What is Dyslexia?
Dyslexia is an inherited condition that makes it extremely difficult to read, write, and spell in your native language—despite at least average intelligence.
Revised Definition from the International Dyslexia Association
Dyslexia is a neurologically-based, often familial, disorder which interferes with the acquisition and processing of language. Varying in degrees of severity, it is manifested by difficulties in receptive and expressive language, including phonological processing, in reading, writing, spelling, handwriting, and sometimes in arithmetic.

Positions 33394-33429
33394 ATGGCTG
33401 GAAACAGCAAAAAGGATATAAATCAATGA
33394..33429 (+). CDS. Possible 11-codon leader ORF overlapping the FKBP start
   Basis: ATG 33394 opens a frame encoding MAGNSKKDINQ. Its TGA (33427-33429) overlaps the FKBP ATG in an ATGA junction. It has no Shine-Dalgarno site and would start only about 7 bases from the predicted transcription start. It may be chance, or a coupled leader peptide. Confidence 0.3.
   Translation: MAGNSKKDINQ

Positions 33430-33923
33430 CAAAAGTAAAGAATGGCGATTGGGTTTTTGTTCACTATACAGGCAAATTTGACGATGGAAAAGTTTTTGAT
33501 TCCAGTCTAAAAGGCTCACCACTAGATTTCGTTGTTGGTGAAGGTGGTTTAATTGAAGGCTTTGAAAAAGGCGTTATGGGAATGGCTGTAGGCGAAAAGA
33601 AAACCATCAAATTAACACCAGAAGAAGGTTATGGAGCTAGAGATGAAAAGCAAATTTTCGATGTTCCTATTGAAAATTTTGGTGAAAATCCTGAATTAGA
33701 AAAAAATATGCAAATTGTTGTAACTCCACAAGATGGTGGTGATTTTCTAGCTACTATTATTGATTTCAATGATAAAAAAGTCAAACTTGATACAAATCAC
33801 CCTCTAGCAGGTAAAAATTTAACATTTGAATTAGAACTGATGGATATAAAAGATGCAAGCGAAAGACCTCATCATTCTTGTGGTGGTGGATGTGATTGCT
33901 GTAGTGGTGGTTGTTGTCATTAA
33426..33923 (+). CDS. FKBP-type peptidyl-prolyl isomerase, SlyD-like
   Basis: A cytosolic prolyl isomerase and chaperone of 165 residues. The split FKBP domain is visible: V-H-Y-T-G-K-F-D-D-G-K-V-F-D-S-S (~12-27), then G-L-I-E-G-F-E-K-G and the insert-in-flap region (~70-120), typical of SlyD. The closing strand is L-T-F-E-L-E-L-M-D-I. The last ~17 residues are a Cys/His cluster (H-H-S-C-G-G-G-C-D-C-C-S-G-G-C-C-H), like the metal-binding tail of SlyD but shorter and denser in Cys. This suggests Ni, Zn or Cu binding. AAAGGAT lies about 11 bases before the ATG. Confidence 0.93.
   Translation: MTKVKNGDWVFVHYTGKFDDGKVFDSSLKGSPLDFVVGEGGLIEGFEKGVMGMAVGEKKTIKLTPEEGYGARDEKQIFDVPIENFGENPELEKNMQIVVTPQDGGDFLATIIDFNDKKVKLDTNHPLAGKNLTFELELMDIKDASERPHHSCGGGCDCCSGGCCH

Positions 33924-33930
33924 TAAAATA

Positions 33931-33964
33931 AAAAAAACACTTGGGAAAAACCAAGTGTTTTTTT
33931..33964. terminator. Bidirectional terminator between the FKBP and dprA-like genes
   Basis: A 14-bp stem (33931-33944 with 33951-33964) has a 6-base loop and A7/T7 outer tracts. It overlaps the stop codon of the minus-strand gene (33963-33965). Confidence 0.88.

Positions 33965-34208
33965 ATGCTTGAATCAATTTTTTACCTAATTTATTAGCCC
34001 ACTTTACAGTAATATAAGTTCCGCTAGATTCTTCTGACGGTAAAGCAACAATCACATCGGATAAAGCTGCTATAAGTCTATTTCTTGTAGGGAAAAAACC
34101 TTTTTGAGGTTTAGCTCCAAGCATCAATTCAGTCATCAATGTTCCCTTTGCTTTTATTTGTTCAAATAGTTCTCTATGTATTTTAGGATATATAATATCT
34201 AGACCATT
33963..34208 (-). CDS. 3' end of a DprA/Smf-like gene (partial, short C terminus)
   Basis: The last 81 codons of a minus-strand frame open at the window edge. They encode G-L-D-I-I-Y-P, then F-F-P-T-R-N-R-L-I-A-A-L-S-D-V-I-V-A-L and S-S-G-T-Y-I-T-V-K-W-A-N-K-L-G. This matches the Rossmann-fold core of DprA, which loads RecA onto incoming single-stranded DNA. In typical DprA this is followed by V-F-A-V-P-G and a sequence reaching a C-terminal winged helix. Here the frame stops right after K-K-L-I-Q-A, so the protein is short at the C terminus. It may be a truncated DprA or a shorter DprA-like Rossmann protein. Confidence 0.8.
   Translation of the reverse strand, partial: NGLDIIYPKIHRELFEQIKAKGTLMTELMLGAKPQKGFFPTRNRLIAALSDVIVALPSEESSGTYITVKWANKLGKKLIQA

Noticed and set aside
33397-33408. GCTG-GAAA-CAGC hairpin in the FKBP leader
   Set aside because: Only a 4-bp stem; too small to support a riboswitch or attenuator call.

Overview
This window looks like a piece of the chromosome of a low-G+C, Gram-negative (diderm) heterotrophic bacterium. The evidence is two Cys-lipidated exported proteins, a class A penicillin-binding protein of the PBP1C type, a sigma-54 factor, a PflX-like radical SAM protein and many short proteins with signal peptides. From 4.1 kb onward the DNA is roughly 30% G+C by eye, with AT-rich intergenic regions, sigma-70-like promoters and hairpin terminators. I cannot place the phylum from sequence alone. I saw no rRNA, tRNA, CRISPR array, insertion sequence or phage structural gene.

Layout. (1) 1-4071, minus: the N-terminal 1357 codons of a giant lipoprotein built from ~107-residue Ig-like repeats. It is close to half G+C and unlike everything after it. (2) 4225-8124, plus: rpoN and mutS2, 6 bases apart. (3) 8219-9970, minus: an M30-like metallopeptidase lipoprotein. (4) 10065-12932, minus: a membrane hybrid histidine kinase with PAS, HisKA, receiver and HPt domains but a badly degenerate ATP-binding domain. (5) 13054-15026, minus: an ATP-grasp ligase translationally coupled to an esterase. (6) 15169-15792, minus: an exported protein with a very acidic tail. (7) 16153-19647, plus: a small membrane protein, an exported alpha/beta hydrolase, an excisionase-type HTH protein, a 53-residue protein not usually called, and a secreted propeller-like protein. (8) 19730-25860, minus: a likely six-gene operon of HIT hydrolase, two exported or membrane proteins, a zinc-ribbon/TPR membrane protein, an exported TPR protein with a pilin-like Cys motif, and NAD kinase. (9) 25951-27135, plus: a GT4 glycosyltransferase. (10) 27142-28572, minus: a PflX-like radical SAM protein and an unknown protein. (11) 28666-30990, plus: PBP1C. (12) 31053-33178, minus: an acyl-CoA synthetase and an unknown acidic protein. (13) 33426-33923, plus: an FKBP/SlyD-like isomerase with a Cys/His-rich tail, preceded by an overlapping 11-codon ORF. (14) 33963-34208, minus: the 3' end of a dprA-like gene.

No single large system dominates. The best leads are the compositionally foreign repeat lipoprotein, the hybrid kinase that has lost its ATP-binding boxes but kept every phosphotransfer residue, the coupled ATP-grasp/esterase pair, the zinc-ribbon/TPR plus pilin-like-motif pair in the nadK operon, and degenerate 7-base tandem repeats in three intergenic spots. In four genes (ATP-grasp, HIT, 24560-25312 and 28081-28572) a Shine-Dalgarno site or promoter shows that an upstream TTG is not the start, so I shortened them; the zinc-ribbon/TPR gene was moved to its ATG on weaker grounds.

Dyslexia is not the result of lack of motivation, sensory impairment, inadequate instructional or environmental opportunities, or other limiting conditions, but may occur together with these conditions.
Although dyslexia is lifelong, individuals with dyslexia frequently respond successfully to timely and appropriate intervention.
Some Common Myths Debunked
Myth: Every child who struggles with reading is dyslexic
Myth: If a dyslexic child reads out loud for 20 minutes a day, it will improve their reading
Portions of wording and information on this page were used by permission of Susan Barton, BrightSolutions.US